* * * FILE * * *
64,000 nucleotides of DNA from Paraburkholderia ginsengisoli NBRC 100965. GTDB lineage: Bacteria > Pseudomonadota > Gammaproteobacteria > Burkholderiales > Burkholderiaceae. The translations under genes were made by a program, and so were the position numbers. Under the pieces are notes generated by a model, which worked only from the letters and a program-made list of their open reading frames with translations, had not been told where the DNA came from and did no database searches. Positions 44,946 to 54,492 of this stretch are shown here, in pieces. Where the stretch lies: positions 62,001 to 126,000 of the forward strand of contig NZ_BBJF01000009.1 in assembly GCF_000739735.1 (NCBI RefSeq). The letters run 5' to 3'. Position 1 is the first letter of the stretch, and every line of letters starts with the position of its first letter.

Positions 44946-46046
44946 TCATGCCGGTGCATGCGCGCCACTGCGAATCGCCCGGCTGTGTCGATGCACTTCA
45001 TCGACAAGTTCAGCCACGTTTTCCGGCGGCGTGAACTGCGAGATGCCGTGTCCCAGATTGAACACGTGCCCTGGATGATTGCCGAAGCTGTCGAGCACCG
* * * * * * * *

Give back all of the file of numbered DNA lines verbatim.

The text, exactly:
64,000 nucleotides of DNA from Paraburkholderia ginsengisoli NBRC 100965. GTDB lineage: Bacteria > Pseudomonadota > Gammaproteobacteria > Burkholderiales > Burkholderiaceae. The translations under genes were made by a program, and so were the position numbers. Under the pieces are notes generated by a model, which worked only from the letters and a program-made list of their open reading frames with translations, had not been told where the DNA came from and did no database searches. Positions 44,946 to 54,492 of this stretch are shown here, in pieces. Where the stretch lies: positions 62,001 to 126,000 of the forward strand of contig NZ_BBJF01000009.1 in assembly GCF_000739735.1 (NCBI RefSeq). The letters run 5' to 3'. Position 1 is the first letter of the stretch, and every line of letters starts with the position of its first letter.

Positions 44946-46046
44946 TCATGCCGGTGCATGCGCGCCACTGCGAATCGCCCGGCTGTGTCGATGCACTTCA
45001 TCGACAAGTTCAGCCACGTTTTCCGGCGGCGTGAACTGCGAGATGCCGTGTCCCAGATTGAACACGTGCCCTGGATGATTGCCGAAGCTGTCGAGCACCG